AISA’s Columbus lawn display explores violent American past

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Members of the American Indian Student Association installed a display in the Sierra Quad on Oct. 10 featuring colorful feathers meant to recognize the 58 million indigenous people that they claim died as a result of the explorations of Christopher Columbus.

“We’re using the feathers to educate people about the destruction,” said Virginia Diego, president of AISA.

Diego, a biology and Chicano/a Studies double major, said there were 1,000 feathers tied to bamboo sticks with red yarn, each representing 58,000 murdered and raped indigenous people, installed in the quad.

“Red symbolizes the blood that has been spread through slavery and torture,” Diego said.

“The feathers signify the spirit of our ancestors,” said Tim Belfield, AISA member and former president.

Belfield, a geography major, said they used orange, yellow, green, blue and red to represent five beliefs of indigenous people: faith, reciprocity, continuity, humanity, and diversity.

Other items on display included four displays that contained facts about indigenous people, quotes from Columbus, and visual representations of his landing. A prop board stated what each feather represented.

Diego contacted the Central American United Student Association, the Black Student Union, and Movimiento Estudiantil Chicano/a de Aztlan, to ask if the organizations would be interested in participating in the creation of the displays.

Volunteers from M.E.Ch.A. helped AISA by sticking bamboo sticks into the ground.

Karina Ceja, senior Chicano/a Studies major and member of M.E.Ch.A., volunteered to help AISA with the feathers.

“I think it’s an injustice that we teach our children that Columbus Day was a great day of discovery,” Ceja said. “When we become parents, we should let them know the truth.”

She said that Mexico was also colonized by the Spaniards, so M.E.Ch.A. members hold Columbus Day events like this close to their hearts.

“We’re not here to say we’re anti-Columbus Day. We don’t want to be throwing this in people’s faces,” Ceja said. “We just want to remember all the indigenous people.”

“We welcome indigenous people all over the world,” Diego said. “We’re trying to work as a community on campus and we want to help each other out. We’re working as brothers and sisters.”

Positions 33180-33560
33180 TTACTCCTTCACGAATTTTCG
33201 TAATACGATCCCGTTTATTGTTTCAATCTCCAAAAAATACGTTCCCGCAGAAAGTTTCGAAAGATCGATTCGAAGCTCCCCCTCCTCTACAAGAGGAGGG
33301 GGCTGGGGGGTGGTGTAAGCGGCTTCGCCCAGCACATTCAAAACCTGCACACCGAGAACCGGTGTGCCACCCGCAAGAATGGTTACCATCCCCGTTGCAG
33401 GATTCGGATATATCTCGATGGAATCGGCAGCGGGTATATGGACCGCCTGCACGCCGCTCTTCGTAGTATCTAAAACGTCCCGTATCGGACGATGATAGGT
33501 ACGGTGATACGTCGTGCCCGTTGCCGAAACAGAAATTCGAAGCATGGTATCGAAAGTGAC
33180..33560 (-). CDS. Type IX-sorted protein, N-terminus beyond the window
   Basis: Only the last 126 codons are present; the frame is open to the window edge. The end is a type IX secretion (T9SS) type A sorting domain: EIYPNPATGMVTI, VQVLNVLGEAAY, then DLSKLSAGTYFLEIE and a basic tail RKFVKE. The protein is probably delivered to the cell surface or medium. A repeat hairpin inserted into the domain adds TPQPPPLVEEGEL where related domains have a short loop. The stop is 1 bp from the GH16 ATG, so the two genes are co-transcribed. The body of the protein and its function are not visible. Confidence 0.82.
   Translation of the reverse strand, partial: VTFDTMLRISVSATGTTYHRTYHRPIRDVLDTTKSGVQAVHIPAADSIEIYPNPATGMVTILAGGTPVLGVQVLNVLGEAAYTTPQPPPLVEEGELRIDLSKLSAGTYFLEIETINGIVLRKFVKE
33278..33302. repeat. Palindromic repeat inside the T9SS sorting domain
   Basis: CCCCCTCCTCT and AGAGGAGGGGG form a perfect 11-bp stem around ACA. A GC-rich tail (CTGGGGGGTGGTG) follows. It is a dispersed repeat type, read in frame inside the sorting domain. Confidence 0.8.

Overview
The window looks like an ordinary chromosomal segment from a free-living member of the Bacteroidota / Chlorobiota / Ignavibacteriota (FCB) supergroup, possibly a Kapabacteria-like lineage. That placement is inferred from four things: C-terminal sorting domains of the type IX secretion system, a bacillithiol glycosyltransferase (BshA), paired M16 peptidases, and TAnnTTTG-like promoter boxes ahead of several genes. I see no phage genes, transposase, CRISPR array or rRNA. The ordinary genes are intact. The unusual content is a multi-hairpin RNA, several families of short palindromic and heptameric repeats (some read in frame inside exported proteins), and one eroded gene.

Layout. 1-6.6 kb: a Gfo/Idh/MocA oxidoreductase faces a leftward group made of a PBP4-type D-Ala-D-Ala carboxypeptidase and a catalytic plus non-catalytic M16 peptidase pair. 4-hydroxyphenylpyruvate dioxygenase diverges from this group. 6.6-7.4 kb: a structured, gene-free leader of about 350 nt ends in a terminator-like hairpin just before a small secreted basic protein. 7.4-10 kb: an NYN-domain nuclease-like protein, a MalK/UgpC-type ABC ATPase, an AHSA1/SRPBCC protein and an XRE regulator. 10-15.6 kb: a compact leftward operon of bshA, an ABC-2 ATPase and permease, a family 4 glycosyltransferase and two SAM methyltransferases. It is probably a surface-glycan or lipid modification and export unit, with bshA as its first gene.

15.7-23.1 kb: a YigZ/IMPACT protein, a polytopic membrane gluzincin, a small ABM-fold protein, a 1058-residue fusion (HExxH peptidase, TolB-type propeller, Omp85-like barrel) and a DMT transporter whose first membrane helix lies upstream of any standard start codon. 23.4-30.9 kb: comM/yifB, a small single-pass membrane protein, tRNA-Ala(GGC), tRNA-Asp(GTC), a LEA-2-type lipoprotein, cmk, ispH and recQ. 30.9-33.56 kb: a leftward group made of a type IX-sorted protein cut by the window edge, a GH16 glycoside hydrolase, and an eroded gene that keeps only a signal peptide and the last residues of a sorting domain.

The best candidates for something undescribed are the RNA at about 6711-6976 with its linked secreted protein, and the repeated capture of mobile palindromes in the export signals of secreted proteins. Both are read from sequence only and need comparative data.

Diego is an active student on campus. She has attended M.E.Ch.A meetings, as well as meetings for the Asian American Studies Student Association. Diego said she simply wants to be informed about her surroundings.

Diego said that last semester during a bread sale on campus, a student approached AISA’s table and asked if the members were really “Indians.” Diego informed the student that yes, they were really “Indians”, to which the student replied, “I thought you guys were dead.” Diego said she was shocked..

“I don’t blame (the student’s) ignorance because that’s what we’ve been taught,” Diego said. “We’re still being discriminated (against). We’re still being left behind.”

The feather display was initially planned to be set up in front of Bayramian Hall, formerly the Student Services Building, because the Black Student Union had planned to use Sierra Lawn for their display of the 10th-year anniversary of the Million Man March.

But the BSU cancelled their display, allowing the AISA to use the lawn for their display.

Hector Ramirez, spokesperson of AISA, said the association, like other groups on campus, is very communal.

“We’re very accepting of everybody,” Ramirez said. “The thing that connects us to our ancestors is blood spilled.”

Belfield said the idea behind using feathers as a display came from the recent pinwheel project the Women’s Resource and Research Center displayed last spring.

“That’s probably the first time anything like that was done,” Belfield said. “We’re just trying to bring greater awareness with the other side of the story.”

Belfield added that the feathers were symbolic of Native Americans. He said that CSUN did not recognize Columbus Day as a holiday, but instead university officials passed a resolution to observe the day as Indigenous Peoples of the Americas Day, also known as Dia de la Raza.

“By having this resolution, it reinforces the bond we have with M.E.Ch.A.,” Belfield said.

Darrell Simmons, humanities major and AISA member, created the feather display.

Simmons is from the Choctaw tribe, and is known as Bear. He works full time, attends to school full time, and is a father, yet he still has enough time to be active on campus. He said the creation of the display gives students an opportunity to recognize the Native Americans who died in the years after 1492.

Belfield said the display was not created to go against any specific race or ethnicity.

“People died because of the exploits of (Christopher Columbus).” Belfield said. “His men killed four million in four years.”

According to Simmons, Eurocentric history has its own version of the events of 1492, but it’s also important to remember that there is another side. He compared the celebration of Columbus Day to a hypothetical celebration of Hitler Day in modern Germany.

“One difference is that the American Holocaust may have possibly resulted in ten times the deaths that Hitler’s Holocaust was responsible for,” Simmons said. “This country may try to forget us, but we’ll do our best to prevent this.”

Cynthia Ramos can be reached at cynthia.ramos.838@csun.edu.